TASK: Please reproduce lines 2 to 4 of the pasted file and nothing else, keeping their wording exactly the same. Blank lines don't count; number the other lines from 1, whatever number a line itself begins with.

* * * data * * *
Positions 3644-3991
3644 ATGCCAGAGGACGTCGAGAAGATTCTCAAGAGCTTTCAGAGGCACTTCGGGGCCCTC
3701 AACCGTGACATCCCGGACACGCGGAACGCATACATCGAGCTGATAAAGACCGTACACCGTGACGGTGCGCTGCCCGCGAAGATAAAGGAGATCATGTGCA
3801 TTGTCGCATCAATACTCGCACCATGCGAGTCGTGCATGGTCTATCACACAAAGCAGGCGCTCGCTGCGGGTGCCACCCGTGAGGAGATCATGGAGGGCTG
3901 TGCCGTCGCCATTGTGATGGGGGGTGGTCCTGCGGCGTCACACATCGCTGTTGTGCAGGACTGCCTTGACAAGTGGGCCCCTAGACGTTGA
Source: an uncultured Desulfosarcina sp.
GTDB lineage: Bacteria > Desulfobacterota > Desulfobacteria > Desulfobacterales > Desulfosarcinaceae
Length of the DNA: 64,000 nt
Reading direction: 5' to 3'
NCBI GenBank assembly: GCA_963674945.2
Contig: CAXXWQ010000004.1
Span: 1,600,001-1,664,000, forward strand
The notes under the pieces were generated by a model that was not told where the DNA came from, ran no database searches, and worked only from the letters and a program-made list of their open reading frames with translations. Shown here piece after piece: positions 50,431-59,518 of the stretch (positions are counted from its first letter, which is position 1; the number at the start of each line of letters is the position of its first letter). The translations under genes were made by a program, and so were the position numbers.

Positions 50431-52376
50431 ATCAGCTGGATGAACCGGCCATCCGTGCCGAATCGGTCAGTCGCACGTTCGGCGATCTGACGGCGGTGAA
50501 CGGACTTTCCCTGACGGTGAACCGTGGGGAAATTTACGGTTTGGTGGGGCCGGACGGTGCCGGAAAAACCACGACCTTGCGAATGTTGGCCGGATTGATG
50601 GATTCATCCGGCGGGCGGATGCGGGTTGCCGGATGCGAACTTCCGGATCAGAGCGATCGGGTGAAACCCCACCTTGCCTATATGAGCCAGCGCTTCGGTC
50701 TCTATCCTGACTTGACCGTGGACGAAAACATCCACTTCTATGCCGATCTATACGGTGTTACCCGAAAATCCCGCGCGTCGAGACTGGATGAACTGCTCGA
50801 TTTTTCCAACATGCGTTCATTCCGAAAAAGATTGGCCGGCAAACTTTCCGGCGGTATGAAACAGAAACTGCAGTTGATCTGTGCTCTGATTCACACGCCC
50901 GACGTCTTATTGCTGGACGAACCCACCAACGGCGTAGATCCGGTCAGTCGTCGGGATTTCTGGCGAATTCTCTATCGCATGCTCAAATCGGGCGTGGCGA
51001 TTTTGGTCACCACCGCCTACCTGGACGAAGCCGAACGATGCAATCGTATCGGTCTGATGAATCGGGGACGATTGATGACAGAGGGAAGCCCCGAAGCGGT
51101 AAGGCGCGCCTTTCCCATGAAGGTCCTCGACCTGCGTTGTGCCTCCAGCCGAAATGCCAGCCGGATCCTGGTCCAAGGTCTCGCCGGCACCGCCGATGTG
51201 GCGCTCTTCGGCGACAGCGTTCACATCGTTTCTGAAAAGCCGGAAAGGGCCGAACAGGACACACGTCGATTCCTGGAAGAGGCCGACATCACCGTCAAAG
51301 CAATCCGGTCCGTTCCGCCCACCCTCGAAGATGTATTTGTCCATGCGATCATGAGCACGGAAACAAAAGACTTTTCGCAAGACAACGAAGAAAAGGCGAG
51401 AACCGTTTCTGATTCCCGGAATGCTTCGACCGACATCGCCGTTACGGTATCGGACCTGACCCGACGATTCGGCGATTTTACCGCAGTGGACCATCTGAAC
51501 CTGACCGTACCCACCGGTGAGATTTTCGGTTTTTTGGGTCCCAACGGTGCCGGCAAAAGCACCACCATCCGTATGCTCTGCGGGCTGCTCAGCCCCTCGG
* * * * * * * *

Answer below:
3644 ATGCCAGAGGACGTCGAGAAGATTCTCAAGAGCTTTCAGAGGCACTTCGGGGCCCTC
3701 AACCGTGACATCCCGGACACGCGGAACGCATACATCGAGCTGATAAAGACCGTACACCGTGACGGTGCGCTGCCCGCGAAGATAAAGGAGATCATGTGCA
3801 TTGTCGCATCAATACTCGCACCATGCGAGTCGTGCATGGTCTATCACACAAAGCAGGCGCTCGCTGCGGGTGCCACCCGTGAGGAGATCATGGAGGGCTG